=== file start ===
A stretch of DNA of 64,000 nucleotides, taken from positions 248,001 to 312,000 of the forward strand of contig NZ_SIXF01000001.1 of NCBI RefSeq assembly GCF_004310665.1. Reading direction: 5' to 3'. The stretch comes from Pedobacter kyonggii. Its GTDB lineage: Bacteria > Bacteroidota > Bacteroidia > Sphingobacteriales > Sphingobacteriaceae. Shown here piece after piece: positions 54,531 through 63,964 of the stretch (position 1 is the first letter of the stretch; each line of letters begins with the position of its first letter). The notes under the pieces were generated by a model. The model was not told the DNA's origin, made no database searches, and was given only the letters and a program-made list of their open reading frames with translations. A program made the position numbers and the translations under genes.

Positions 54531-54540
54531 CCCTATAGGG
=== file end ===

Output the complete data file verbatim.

A stretch of DNA of 64,000 nucleotides, taken from positions 248,001 to 312,000 of the forward strand of contig NZ_SIXF01000001.1 of NCBI RefSeq assembly GCF_004310665.1. Reading direction: 5' to 3'. The stretch comes from Pedobacter kyonggii. Its GTDB lineage: Bacteria > Bacteroidota > Bacteroidia > Sphingobacteriales > Sphingobacteriaceae. Shown here piece after piece: positions 54,531 through 63,964 of the stretch (position 1 is the first letter of the stretch; each line of letters begins with the position of its first letter). The notes under the pieces were generated by a model. The model was not told the DNA's origin, made no database searches, and was given only the letters and a program-made list of their open reading frames with translations. A program made the position numbers and the translations under genes.

Positions 54531-54540
54531 CCCTATAGGG